Oswego School District 308 voters may be asked to cast their ballots on a property tax hike referendum early next year.
District administrators presented two budget scenarios to the Board of Education during a meeting Monday evening, Oct. 7, at Oswego East High School.
The proposal for an operating fund referendum was one of the scenarios presented to the board as part of a five-year financial projections presentation.
Over the past 11 months the district has placed two referendums on the ballot in an effort to shore up its budget and prevent the need for further program and personnel cuts. Last November, voters rejected the district's initial request to establish a sales tax and then last April voters turned down the district's request to increase the tax levy rate for the district's operating fund.
The referendum proposal presented to the board Monday evening suggested the district's seek voter approval of a 30 cent increase in its operating fund--the same amount the district sought voter approval for in April.
According to the information, the referendum would cost the owner of a home valued at $200,000 an additional $182 annually, while the owner of a home valued at $250,000 would pay an extra $232. The annual property tax bill for a $300,000 home would increase by $282.
If the board chooses to bring back the operating referendum that would mean certain changes to financial operations, including a gradual reduction in the value of tax anticipation warrants issued by the district, and a roll back of the budget cuts and fee increases approved by the board at a meeting Feb. 25.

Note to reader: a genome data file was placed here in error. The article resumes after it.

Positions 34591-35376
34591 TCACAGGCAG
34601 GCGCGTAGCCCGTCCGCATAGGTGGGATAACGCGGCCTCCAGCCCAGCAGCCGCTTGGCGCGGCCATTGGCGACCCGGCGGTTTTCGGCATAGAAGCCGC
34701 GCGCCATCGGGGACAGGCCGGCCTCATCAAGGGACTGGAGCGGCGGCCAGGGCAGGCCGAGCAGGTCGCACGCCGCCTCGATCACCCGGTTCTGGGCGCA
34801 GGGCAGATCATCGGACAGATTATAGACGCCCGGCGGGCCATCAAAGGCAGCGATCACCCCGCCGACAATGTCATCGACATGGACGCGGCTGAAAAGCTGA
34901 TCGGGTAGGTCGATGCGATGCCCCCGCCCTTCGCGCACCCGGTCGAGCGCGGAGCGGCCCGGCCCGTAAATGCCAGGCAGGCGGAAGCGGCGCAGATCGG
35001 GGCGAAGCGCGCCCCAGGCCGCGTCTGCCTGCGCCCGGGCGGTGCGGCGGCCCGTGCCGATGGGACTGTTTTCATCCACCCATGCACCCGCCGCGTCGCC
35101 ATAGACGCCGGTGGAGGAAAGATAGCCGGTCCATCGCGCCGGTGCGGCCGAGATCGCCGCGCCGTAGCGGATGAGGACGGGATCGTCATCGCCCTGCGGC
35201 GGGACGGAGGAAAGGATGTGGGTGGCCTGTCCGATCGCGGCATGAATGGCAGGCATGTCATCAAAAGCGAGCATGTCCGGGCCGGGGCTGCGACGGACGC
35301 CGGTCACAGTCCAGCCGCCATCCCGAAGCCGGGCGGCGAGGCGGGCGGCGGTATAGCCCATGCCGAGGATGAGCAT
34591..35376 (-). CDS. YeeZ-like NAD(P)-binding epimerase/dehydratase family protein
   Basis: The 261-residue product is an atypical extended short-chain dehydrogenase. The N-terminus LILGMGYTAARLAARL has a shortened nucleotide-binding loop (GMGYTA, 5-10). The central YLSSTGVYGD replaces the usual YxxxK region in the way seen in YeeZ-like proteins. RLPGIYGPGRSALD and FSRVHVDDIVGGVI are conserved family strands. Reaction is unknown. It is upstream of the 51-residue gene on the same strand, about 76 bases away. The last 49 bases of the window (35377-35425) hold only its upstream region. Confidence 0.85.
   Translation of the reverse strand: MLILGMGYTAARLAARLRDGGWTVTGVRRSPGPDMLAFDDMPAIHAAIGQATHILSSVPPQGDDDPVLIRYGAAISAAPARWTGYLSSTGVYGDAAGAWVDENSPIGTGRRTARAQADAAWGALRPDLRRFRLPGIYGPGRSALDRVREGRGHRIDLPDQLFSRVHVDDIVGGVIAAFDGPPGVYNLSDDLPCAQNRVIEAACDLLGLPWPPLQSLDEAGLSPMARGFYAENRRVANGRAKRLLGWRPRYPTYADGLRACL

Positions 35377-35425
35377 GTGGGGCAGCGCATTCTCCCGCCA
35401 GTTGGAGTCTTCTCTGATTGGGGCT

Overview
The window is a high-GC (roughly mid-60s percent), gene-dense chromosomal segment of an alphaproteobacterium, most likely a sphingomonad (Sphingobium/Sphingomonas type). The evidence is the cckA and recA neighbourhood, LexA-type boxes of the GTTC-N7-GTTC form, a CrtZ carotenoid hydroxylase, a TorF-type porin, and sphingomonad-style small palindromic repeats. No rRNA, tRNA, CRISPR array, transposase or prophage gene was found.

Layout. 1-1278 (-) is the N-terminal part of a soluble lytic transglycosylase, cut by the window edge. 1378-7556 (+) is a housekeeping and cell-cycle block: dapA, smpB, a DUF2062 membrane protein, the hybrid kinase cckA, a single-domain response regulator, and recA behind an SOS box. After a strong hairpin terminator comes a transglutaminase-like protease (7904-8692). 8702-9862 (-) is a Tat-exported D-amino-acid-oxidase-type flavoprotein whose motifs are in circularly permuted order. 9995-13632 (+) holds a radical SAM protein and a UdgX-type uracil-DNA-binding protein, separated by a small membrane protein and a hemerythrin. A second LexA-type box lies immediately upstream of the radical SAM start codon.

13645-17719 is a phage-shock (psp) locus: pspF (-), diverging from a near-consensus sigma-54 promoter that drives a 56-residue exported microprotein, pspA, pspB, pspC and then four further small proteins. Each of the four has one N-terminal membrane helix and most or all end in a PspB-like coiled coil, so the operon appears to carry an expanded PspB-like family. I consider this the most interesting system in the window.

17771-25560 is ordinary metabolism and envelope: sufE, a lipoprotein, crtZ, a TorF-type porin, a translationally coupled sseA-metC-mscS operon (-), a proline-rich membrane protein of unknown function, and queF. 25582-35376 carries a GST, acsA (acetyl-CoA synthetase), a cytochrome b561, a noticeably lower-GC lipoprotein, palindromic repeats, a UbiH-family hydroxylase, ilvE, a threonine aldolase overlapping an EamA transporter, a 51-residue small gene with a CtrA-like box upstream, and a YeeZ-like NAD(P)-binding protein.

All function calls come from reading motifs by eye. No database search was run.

Proposed roll backs include reducing the cost of high school athletic fees from $300 to $150 per student per sport, bringing back junior high athletics, reducing the class size divisor for kindergarten through fifth grades, and restoring the gifted education model for third grade students.
Chief Financial Officer Christi Tyler clarified that while the value of those roll backs were included in the financial projections at Monday's presentation, they are not set in stone and may change.
An alternative to the referendum, as proposed to the board, is maintaining current practices.
Maintaining current practices, according to administrators, would entail continuing to sell bonds for capital projects and technology, continuing to issue tax anticipation warrants, and further budget cuts and fee increases.
If the Board of Education chooses to bring back the referendum for the March 17 primary election ballot, they must vote do so by Dec. 27.
The Board of Education will next meet at 7:30 p.m., Monday, Oct. 21, in the Community Room of Oswego East High School.